Belgian pension reform, what remains on the to-do-list?
In recent years, many countries worldwide changed their pension systems, in response to the ageing of society. Belgium took part in this but was amongst the worst pupils in the class. Some decisions were taken and implemented, but a lot of what needs to be done was delayed over and over again. What can we expect in the coming years?
Belgian citizens are very much aware of the fact that a lot remains to be done. A poll in 2019 showed only a quarter of the respondents had confidence in the capability of the government to pay for their pensions, more than half was worried.
Before we have a look at what has already been done, a little reminder of how financing of pensions in Belgium is organised. Those pensions consist of different parts, called pillars. Traditionally, three pillars are mentioned, but many people trust on a fourth one: your own assets (home, savings, …). For that fourth one there is no official policy.
The first pillar is the ‘official pension’, a part of social security. Those pensions are paid for by contributions from employers and employees, and party by alternative financing/taxes. The Belgian first pillar is more generous than in other countries, but the generosity is very uneven: civil servants get a high pension, employees a rather low one, and self-employed even less.
To give employees a better perspective, there is the second pillar: an extra-legal pension paid for by employers in favour of their employees. Where in the first pillar the active of today pay for the pensioners of today, in the second pillar the money is saved on individual accounts. This is also the case for the third pillar where people can save for themselves. Pillar two and three are promoted by the federal authorities via tax advantages.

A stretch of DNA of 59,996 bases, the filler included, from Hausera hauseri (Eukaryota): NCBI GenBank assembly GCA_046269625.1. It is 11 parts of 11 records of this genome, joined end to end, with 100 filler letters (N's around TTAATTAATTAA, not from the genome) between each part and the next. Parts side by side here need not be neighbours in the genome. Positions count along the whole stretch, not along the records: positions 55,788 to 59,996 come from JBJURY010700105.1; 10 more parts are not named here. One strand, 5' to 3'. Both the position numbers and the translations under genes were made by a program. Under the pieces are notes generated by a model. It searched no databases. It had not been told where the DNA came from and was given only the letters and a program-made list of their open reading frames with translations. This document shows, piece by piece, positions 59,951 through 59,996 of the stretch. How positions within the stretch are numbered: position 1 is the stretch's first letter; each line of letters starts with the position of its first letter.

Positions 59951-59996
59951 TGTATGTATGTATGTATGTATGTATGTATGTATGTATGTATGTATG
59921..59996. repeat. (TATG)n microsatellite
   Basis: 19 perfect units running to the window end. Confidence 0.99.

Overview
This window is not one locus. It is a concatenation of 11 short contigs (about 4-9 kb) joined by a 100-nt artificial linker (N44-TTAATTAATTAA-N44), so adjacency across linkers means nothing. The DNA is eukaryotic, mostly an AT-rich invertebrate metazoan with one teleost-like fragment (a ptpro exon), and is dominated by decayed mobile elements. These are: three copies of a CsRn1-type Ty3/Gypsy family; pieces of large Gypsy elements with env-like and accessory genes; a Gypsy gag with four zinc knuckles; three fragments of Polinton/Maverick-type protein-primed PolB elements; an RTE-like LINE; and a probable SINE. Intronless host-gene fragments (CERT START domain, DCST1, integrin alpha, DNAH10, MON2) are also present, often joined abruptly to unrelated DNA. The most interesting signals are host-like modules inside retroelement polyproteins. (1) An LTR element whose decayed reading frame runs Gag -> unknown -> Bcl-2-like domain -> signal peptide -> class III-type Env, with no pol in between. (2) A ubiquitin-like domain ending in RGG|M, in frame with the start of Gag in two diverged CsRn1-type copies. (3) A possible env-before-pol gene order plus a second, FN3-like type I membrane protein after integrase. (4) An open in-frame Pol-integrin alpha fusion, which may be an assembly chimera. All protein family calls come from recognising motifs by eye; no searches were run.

Since Belgium is slower than other countries in reforming the pension system, it should come as no surprise that the system costs more here. It is expected that the cost of pensions will take up 14,7% of the GDP by 2060 whereas the EU average will ‘only’ be 12,5%. Other European countries are doing much better in containing the cost, if we look at countries such as Italy or Sweden for example, we see that they have succeeded in levelling the cost of pensions thanks to their reforms.
Why? The simple explanation is that Belgian live long but work only a limited number of years. As a rich country, life expectancy is high. But the careers are short. Because people study long but most of all because of a tradition of (very) early retirement. Things are improving but the employment rate of people older than 55 remains lower than elsewhere.
Pushing upwards the age of retirement was therefore a priority of several governments in recent decades: the official age (to 65 for everybody, then 66 by 2025 and 67 by 2030) and the effective age (by limiting the possibilities for early retirement). Further measures were about the promotion of different systems in the second and third pillar.
The list of what hasn’t been done is longer than that of what was done. How about early retirement for people with hard, unhealthy jobs (who, and what preferences should they get)? What about part time pensions? The convergence of the three regimes (equal treatment civil servants, employees and self-employed). Making the second pillar general. The pension for people working for the local authorities.
The biggest to-do is the comprehensive reform (of the first pillar) assuring sustainability, fairness and transparency. This is known as the ‘points-based pension’, a new method of calculation that should bring a structural solution, also used in other countries.